11 Tips For Parents To Help Teens Manage Stress

Vicky Gayle
Jun 03, 2024 By Vicky Gayle
Originally Published on Apr 20, 2020
Young women laughing together dressed casually isolated over yellow wall

Amid daily challenges, it's vital to acknowledge the toll on teen mental health. Teens may not yet have the coping mechanisms that adults possess, and their 'fight or flight' response can become more frequently triggered, highlighting the need for support and understanding as they learn to manage these responses.

While some stress is helpful to develop resilience in our young people and equip them to manage stressful situations – too much can affect sleep, how they process information, and their focus, giving rise to more serious mental and physical health problems.

Hopefully, these stress management tips will open up more conversation at home and teach your teens that a problem shared is a problem halved.

Maintain Routines

Adhering to a regular routine promotes stability for teens, helping to alleviate anxieties associated with change.

Keeping to a consistent daily schedule similar to school hours fosters focus and discipline, while regular waking and sleeping times reinforce their natural circadian rhythm for restorative sleep and a fresh start every morning

Teenage kids standing in front of purple background

Introduce Rituals

Stressful situations can be a force for positive change and get teens to think about how to solve problems in other ways.

By creating rituals it lets them take control of their daily routine and introduce positive new habits which they've chosen for themselves.

An example could be to read a chapter of a book each night, to set an intention for their day each morning or to take five minutes outside in the garden as a reward after studying for an hour.

Rituals can be a fun technique for stress management.

Be Reassuring

Teens are brilliant at accessing information, which has its upsides and downsides because it means they're often bombarded with negative news and incorrect knowledge. Kids need to know they're not alone in how overwhelmed they're feeling, and it will be comforting to know there are others in their family feeling the same way.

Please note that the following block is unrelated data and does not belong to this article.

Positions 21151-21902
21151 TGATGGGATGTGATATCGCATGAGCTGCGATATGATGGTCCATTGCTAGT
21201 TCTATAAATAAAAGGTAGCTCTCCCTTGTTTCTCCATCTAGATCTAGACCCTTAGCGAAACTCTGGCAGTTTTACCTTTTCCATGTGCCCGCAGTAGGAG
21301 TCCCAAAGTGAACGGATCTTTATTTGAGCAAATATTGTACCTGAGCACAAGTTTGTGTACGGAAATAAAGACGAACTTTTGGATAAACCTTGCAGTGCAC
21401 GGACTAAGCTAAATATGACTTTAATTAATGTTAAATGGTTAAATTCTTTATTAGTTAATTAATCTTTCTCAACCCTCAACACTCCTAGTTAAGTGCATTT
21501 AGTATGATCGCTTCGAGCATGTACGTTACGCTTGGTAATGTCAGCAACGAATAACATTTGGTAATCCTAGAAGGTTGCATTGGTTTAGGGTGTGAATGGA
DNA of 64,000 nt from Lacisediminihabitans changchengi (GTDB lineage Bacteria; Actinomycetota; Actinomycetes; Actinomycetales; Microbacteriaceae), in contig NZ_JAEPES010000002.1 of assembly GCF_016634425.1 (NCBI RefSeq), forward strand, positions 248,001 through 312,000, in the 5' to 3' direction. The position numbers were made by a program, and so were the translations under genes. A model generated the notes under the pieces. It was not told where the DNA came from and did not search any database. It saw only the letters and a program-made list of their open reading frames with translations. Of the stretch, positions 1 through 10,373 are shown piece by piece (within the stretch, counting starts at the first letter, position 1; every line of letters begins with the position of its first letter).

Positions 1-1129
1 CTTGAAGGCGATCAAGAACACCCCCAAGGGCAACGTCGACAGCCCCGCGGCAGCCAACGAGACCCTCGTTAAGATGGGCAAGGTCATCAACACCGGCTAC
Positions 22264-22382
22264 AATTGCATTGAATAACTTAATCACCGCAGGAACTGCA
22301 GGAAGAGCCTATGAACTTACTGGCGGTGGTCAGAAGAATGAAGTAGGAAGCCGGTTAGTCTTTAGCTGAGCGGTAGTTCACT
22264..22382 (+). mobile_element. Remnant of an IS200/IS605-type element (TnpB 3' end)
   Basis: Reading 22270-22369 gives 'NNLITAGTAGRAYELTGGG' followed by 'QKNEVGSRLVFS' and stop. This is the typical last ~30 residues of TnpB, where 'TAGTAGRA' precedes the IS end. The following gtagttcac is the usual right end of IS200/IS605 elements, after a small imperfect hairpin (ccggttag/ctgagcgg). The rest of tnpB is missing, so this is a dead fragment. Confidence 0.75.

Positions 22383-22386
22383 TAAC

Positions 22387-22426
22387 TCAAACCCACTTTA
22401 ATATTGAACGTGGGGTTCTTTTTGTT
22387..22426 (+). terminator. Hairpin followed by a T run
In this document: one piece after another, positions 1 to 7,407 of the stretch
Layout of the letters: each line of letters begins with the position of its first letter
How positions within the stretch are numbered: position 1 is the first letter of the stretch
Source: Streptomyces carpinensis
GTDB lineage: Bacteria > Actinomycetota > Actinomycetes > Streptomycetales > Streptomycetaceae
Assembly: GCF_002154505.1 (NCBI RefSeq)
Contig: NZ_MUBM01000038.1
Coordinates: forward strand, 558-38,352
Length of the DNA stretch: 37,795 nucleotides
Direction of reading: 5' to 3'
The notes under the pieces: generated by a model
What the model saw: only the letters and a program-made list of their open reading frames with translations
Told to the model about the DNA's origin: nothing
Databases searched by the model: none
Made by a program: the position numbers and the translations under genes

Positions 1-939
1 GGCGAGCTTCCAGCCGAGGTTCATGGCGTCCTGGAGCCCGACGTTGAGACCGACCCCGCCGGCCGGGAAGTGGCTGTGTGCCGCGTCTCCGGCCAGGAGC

Reassuring them will help to manage their stress. They can take comfort in the fact they're not the only one having a hard time.

Encourage Exercise

Experts say exercise should be prescribed for mental health issues because of how transformative it can be.

Exercise is a stress reliever – it boosts the release of feel-good endorphins in our brains to make us feel happier and promotes positive changes in our brains, which improves our stress response.

Adolescents love chilling, but the more ways you can find to encourage them to get their blood pumping, the less stress they'll hold onto in their body.

They'll sleep better too and be able to concentrate more on school work.


Stay Active

There's more than one way to skin a cat. Addressing life's big problems doesn't always mean having what some teenagers might feel is an intimidating and uncomfortable conversation.

Doing your children's favourite activities with them is a healthy way to bond, learn more about them and get them to open up in a more relaxed atmosphere, which will lessen their stress levels. While you're painting, baking or doing a TikTok challenge, ask them how they're doing and let the conversation flow from there.

Family Dinner

Mealtimes give families a chance to connect and reflect on things as a unit.

Dinner time also gives children a window of opportunity to share their thoughts without judgement. If you're able to carve out dinner time, breakfast (or both) to eat together, it will help to strengthen family ties, reduce stress by having that constant amongst the uncertainty, and make way for conversation without any distractions.